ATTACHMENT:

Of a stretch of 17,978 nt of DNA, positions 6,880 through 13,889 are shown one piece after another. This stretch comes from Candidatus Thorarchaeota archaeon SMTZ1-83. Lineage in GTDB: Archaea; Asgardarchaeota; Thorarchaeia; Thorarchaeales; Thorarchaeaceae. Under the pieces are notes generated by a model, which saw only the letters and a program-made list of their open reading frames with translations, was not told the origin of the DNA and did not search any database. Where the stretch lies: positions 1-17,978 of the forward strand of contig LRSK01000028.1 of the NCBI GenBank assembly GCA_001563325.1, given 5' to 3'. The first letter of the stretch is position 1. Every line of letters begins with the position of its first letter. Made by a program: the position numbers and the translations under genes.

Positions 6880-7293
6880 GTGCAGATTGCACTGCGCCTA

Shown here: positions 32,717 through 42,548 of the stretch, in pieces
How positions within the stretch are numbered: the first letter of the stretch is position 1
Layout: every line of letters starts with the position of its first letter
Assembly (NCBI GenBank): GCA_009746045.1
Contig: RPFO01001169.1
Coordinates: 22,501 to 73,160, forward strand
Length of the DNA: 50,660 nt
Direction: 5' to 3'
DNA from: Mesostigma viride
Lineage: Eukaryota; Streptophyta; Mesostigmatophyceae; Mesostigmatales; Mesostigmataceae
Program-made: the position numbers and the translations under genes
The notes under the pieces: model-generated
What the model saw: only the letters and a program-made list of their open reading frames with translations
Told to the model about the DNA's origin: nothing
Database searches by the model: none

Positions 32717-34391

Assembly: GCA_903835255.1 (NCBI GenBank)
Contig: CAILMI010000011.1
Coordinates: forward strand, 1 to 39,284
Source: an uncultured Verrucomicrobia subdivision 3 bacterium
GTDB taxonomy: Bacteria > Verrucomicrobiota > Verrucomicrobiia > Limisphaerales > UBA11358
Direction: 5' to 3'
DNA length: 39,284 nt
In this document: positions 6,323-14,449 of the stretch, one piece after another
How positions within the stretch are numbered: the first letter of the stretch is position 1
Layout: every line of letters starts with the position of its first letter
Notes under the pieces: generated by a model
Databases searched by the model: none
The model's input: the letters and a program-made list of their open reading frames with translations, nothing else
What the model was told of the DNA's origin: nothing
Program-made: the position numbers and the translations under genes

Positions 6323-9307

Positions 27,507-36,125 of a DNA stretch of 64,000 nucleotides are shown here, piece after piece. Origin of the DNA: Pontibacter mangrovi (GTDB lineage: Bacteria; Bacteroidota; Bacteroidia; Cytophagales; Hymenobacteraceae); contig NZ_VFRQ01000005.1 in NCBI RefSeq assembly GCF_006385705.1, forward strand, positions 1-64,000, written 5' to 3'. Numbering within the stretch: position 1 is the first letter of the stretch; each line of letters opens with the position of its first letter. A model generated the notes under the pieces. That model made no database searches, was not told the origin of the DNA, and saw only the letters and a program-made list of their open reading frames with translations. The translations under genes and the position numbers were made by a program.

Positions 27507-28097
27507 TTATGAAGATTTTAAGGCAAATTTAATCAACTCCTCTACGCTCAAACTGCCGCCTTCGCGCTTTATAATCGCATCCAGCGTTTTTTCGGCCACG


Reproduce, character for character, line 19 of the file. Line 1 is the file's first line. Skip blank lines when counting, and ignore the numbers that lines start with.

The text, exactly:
Positions 32717-34391